that was supposed to say "yeah baby" but the French keyboard is really messed up; the Q is an A, the W and Z are reversed, the M is where semi-colon normally is!! funny. Welcome to France.
Actually I am loving France so far, the people are WAY polite, don't listen to the stupid Americans that tell you otherwise. The French are only mean when they observe tourists being obnoxious and rude, which frankly in Paris is ALL the time. But when you're nice, they're nice, especially if you address them as 'Monsieur' or 'Madame' which is their custom.
Pictured above is one of a series of intentionally-blurred pictures i took of the Eiffel Tower at night. I love how it looks like a long, colorful dress.
The only thing I don't like is Paris is really overpriced (a normal restaurant dinner is about 100 € for 2), and that being said, I have to make this a short entry. The internet cafe I'm in is 5 euros an hour (most countries are 1 euro an hour) and they are blaring Phil Collins music which I can only take so much of.
so, quick udpate... Kate's dad is here now, we met him in Holland. Monday we just got to Paris just with enough time to see Notre Dame and take a boat tour of the city at night.
Yesterday we walked the Champs Elysses, around the outside of the Louvre (where I hear Matt Lauer was taping the Today Show too), and climbed to the top of the Arc de Triomphe (above). I have taken a ton of pictures, I think like 100 of Paris so far, and that's after deleting the bad ones!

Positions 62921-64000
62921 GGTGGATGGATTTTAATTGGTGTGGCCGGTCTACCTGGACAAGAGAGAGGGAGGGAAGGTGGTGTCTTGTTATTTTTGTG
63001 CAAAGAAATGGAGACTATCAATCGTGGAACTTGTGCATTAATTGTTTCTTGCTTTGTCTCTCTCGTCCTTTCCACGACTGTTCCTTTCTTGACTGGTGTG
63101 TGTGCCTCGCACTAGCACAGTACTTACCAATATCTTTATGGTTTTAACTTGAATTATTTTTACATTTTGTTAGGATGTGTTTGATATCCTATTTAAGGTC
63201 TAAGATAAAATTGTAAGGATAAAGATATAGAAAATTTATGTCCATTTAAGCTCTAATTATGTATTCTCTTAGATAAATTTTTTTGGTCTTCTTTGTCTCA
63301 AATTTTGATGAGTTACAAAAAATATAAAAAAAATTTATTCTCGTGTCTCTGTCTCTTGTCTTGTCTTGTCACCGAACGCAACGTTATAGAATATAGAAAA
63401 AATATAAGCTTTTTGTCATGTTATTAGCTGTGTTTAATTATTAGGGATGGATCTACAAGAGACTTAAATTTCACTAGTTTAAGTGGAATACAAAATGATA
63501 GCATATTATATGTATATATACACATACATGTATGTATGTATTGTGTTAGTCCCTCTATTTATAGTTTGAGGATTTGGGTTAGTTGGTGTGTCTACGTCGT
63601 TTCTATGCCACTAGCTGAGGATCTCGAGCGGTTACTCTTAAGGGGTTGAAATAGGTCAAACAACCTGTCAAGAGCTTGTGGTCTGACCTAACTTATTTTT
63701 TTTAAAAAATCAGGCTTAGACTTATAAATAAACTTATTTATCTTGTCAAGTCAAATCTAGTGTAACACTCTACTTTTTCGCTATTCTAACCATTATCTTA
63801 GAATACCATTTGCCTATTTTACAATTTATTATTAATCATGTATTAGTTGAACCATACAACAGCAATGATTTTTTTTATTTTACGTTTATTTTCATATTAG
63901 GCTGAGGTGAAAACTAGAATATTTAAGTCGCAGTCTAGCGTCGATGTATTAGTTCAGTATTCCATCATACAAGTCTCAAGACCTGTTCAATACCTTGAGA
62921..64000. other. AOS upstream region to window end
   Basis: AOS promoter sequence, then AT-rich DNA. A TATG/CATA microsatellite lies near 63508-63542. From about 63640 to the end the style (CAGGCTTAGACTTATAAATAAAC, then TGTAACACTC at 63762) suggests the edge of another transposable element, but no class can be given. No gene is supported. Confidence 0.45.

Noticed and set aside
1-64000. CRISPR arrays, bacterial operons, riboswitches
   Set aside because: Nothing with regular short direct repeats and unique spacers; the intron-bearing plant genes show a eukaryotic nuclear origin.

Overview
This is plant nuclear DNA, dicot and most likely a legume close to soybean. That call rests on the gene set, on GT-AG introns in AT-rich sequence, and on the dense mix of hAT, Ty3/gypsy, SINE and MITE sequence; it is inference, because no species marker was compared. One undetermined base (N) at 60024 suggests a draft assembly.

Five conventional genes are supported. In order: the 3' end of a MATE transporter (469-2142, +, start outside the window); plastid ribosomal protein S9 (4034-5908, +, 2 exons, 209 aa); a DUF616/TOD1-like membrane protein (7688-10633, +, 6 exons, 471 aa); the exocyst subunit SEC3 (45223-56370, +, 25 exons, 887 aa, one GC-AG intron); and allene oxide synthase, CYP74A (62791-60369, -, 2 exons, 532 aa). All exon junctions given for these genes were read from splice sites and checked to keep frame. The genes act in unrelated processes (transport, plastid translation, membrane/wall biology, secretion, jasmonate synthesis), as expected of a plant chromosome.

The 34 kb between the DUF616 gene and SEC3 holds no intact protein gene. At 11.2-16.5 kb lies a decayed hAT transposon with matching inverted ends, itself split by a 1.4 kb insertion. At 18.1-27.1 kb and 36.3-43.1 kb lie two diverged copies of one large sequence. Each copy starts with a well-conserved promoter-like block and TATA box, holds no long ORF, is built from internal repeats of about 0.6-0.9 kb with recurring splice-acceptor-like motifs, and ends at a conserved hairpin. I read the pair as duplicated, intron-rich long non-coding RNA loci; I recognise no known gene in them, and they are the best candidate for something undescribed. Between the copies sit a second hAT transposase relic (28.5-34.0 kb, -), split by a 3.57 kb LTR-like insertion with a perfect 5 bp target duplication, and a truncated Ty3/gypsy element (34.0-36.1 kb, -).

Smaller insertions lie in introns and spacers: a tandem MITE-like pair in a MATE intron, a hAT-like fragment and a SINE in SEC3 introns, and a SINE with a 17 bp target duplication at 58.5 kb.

The second day we spent a few hours in the morning at the Museum D'orsay which is so cool, it's a great collection of French artists and especially the Impressionists, it had tons of Monet, Manet, Pisarro, Renoir, Van Gogh, Gaughin, Cezanne, and my favorite thing was the beautiful ballerina pastels by Degas.
And...if walking all of Paris the first day wasn't exhausting enough, I hiked through a huge cemetary to find Jim Morrisson's grave, and it's NOT easy to find, let me tell you. If you come to visit, buy a good map of the cemetary and your hiking shoes. There's like 30,000 people buried there or something, lots of celebritites, and not well marked. When I got to the main gates, I realized I forgot to bring Jim a present - so I hiked down to the main street, past all the flower shops, found a liquor store, and picked him up a flask of whiskey (you can see it on the front right of this picture).
This was probably the day I most appreciated having an ipod again. I'm SO grateful for Jose letting me borrow all his music, although I am like SHOCKED that he has an even more diverse and bizaare collection of 80's and Oldies music than I do (he'll totally deny this) but like it includes Toto, A-ha, Right Said Fred, Duran Duran (Hungry Like the Wolf?!)... shall I continue? No I've embarassed him enough. But anyway, it was cool to listen to some obscure live Doors tracks while walking around the cemetery, and yes, the ipod still has some incredible psychic or supernatural powers, just believe me on this.
On our last day, we visited Montmartre (above), home of one of my favorite movies ever, Amelie. It was absolutely as adorable, charming, and photogenic as it is in the movie - although the Sacre Coure cathedral is surrounded by scummy African guys trying to put embrodered bracelets on your hand and then make you pay for it.
We enjoyed an unusually bright sunny afternoon in Montmartre though, and finished it with a dinner and a little live music inside Amelie's own restaurant, Le Deux Moulin (the 2 windmills) which is not cheezed up from the movie at all, it's actually probably exactly the same as it was before the movie made it famous, it was totally mellow and full of locals.
Pictured above right is me by the carousel that was in the movie. Love Montmartre.